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Four senior OTs look to make good final impression in bowls

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There have been 22 offensive tackles taken in the first round in the past five drafts, including five in each of the past two, and there is a handful of players at the position who could go in the first round in the 2015 draft.

Of note is that there are five seniors who likely will go in the first or second round: Pittsburgh's T.J. Clemmings, LSU's La'el Collins, Texas A&M's Cedric Ogbuehi, Colorado State's Ty Sambrailo and Iowa's Brandon Scherff. Collins, Ogbuehi and Scherff considered turning pro after their junior seasons, but each stayed in school and it should pay off in the draft.


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Sambrailo's final college game was a mixed bag. He had his moments against Utah pass rusher Nate Orchard, but Orchard got past him for a sack and Utah blasted Colorado State in Saturday's Las Vegas Bowl.

The other top senior tackles will get their moments in the bowl spotlight in the next 10 days. Here's a quick look:

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Pitt's T.J. Clemmings

Particulars: 6-foot-6, 315 pounds.
Bowl: Armed Forces Bowl vs. Houston, Jan. 2.
Skinny: Clemmings has played just two seasons at tackle after moving over from the defensive line. He has played on the right side for the Panthers, and while he remains a bit raw, his upside is high and he has shot up numerous draft boards. He is a good athlete for a tackle, and plays with aggressiveness and good balance. Despite a lack of bulk -- he actually looks somewhat lean -- he can be a road-grader in the running game. An interesting question for NFL teams is whether they think Clemmings can play on the left side at the next level.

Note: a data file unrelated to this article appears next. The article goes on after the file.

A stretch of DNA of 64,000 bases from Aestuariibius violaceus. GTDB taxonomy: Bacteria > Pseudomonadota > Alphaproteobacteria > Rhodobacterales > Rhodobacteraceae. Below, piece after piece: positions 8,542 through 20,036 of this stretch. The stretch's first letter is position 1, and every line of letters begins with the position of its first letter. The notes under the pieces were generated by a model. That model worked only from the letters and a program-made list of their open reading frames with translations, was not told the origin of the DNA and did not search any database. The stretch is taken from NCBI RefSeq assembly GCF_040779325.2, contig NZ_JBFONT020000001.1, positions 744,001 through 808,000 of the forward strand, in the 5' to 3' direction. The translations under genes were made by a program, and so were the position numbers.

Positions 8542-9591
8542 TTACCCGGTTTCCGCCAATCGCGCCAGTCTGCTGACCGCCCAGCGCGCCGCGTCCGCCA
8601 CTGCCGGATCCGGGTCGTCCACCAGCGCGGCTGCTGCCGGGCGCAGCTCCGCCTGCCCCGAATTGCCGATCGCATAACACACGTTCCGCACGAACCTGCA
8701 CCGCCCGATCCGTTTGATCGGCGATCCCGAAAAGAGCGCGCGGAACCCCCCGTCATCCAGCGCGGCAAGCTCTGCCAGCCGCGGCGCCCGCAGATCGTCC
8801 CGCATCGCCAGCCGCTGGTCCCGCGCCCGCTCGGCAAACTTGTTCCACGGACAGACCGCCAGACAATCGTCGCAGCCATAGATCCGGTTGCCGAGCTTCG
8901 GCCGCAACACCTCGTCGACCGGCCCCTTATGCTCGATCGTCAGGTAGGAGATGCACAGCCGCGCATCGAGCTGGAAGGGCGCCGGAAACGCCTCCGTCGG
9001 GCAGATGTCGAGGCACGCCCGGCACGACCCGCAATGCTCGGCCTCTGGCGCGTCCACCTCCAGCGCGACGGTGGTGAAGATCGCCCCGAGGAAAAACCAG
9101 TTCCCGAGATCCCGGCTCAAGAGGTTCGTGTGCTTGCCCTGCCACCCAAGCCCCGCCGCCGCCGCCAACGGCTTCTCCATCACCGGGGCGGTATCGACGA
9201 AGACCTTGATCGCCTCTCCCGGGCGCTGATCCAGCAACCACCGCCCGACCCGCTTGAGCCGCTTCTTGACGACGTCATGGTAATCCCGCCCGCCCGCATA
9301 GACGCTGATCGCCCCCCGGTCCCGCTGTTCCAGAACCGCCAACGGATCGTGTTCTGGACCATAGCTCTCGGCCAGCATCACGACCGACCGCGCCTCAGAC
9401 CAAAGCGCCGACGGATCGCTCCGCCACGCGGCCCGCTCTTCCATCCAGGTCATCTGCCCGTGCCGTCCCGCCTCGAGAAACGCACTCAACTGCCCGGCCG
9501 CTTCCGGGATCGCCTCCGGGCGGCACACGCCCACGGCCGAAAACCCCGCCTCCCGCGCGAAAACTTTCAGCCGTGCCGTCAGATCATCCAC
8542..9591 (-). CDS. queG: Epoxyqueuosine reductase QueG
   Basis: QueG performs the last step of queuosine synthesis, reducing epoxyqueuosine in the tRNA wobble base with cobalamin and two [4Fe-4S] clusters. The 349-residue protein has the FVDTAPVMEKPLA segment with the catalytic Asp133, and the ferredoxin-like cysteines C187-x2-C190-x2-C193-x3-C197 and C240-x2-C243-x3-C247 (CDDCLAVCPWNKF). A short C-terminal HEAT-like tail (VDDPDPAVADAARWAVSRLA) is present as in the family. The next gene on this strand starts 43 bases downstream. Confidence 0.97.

LSU's La'el Collins

Particulars: 6-5, 321.
Bowl: Music City Bowl vs. Notre Dame, Dec. 30.
Skinny: Some analysts think he might be a better fit as a guard because of his physical nature and run-blocking ability. He is susceptible at times to speed rushers and needs to be more consistent with his technique. Once he gets locked on, though, it's over. He's aggressive and can be a mauler in the running game. Watch an LSU game, any LSU game, and notice how often Collins gets to the second level and mows down whomever is there. Staying in school definitely helped Collins become a more complete blocker.

Texas A&M's Cedric Ogbuehi

Particulars: 6-5, 305.
Bowl: Liberty Bowl vs. West Virginia, Dec. 29.
Skinny: Ogbuehi played right tackle in 2013 and looked to be an elite prospect heading into this season. He moved to left tackle and remains a top prospect, but he did have an uneven senior year, to the point that he was moved back to the right side after injuries struck other positions in an effort to stabilize the line. NFL Media analyst Gil Brandt told the New York Post that Ogbuehi "carries his hands a little low, which is nit-picking. ... I think he's probably a right tackle." Fellow analyst Daniel Jeremiah told the Post that Ogbuehi has "the best feet of any of these tackles. Lack of strength has been a little bit of a concern." The left tackle/right tackle "argument" about Ogbuehi is worth watching going forward, as it could affect how early he is drafted.


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Iowa's Brandon Scherff

Particulars: 6-5, 320
Bowl: Taxslayer Bowl vs. Tennessee, Jan. 2.
Skinny: Scherff might be the strongest lineman in the 2015 draft, and he is known above all else for his run-blocking ability; he's a seek-and-destroy guy on a running play. His ability to hold up against speed rushers is a question, though. "I don't think he's an elite athlete on the edge," Jeremiah told the Post. But Jeremiah also called Scherff "a people mover in the run game" and compared him to Zack Martin, a rookie from Notre Dame who played left tackle in college and starts at guard for the Dallas Cowboys. There also are some analysts who think Scherff might fit best at right tackle at the next level. Scherff revels in being aggressive and described himself as a "big, physical player who likes to finish blocks" at the recent College Football Awards Show.

Mike Huguenin can be reached at mike.huguenin@nfl.com. You also can follow him on Twitter @MikeHuguenin.

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